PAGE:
Earlier this week research showed that there are high levels of perceived bullying in the NHS workplace. According to the research by NHS Employers 20% of NHS staff report that they have been bullied by other staff and 29.9% indicated that they had some element of psychological distress. Managers and supervisors were perceived to be the most common source (51%).
This is quite a shocking statistic and one that begs the question ‘why?’. What drives, seemingly normal people, who work in a compassionate profession and are probably lovely outside of work, to behave in a bullying manner in the workplace?
My guess is that it is based in fear.
Fear of missing the target; fear of the ramifications of spending too much money; fear of losing job/ reputation/ career that you’ve spend decades building; fear of rocking the boat or speaking up. What fuels these fears?
Fear is toxic; it creates a unconscious psychological response in our amygdala or ‘reptile brain’ which is fight; flight; freeze. This is helpful when a sabre toothed tiger is bearing down on you but has no place in today’s healthcare environment except in extreme circumstances. We are starting to see some of the unintended consequences such as a recent CQC report awarding a requires improvement rating citing ‘learned helplessness’ as one of the cultural indicators created by the senior leadership team.
So, how can we support our leaders to move away from fear and start to create the right conditions for staff to be able to operate to their full potential?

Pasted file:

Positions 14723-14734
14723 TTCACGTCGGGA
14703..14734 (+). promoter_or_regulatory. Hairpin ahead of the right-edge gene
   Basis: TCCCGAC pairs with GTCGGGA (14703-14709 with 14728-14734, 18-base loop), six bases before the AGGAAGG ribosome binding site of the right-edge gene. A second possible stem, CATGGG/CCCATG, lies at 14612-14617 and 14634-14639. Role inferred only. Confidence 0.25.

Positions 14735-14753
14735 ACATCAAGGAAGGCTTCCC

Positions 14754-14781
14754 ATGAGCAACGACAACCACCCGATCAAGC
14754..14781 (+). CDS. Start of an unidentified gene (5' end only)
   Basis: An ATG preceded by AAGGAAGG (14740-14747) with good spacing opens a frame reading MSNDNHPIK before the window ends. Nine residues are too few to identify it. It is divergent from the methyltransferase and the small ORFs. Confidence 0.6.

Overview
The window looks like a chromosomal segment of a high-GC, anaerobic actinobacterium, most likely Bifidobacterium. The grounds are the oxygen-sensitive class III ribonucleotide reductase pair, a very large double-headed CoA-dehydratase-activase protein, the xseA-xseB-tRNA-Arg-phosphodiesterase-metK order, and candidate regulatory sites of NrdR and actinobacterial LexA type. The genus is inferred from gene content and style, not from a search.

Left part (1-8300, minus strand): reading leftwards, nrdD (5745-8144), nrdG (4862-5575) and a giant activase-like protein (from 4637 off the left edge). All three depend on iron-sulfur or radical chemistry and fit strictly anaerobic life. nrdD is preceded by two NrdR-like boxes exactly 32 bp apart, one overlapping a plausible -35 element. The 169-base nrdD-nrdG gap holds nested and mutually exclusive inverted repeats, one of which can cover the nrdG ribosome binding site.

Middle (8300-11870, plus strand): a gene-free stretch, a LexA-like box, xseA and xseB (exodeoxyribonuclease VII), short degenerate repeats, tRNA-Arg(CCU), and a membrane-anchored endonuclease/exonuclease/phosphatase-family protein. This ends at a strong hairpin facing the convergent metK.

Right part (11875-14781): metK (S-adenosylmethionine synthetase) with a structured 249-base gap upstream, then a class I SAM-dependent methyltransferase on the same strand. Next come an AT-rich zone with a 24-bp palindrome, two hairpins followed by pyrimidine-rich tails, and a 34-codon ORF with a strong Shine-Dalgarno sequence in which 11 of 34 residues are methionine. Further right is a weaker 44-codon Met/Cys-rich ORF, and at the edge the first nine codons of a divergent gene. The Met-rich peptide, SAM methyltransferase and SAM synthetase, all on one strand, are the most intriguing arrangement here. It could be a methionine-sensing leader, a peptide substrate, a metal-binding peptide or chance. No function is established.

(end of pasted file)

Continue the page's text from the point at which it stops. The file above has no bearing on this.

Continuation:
As we know culture is the shadow of the leadership and if the shadow that is being cast is one of fear; perceived lack of ability to control or influence; driving for results no matter what the cost and an inability to listen to ideas or thoughts that differ from the cultural norms; then the conditions that are being created for staff to work in are oppressive; toxic and limiting.
Having grip and telling staff what to do can work for a short period of time, particularly in a crisis. However, over a longer period will lead to reduced results and a culture of escalation to the organisation as paralysis will seep in and staff will start to fear making the wrong decision and therefore will make no decisions.
To move away from fear takes a huge amount of courage and the ability to trust in others. Although the current regulatory environment means that there needs to be an Accountable Officer so it is clear where the buck stops, this does not mean that this person has to do everything; quite the opposite.
The key to that opposite approach is enabling the Executive Team to feel it is safe to let go. A recent interesting article by the Harvard Business Review (1) on exactly this, highlighted the rules of ‘self organisation’ the main element of which is communicating intent. This is a very different approach to delegation. One which establishes a set of principles and a clear framework from within which all staff are able to take decisions.
Many of the organisations featured in Fredric La Loux’s inspiring ‘Reinventing Organizations’ (2) have in common a clearly set out vision and principles and enable their staff to make decisions based within the simple framework that they have established. All of the organisations have established approaches to dealing with performance issues and with those people who do not make decisions according to the agreed doctrine, quickly and simply. This clear and simple approach appears to be yielding amazing results the world over.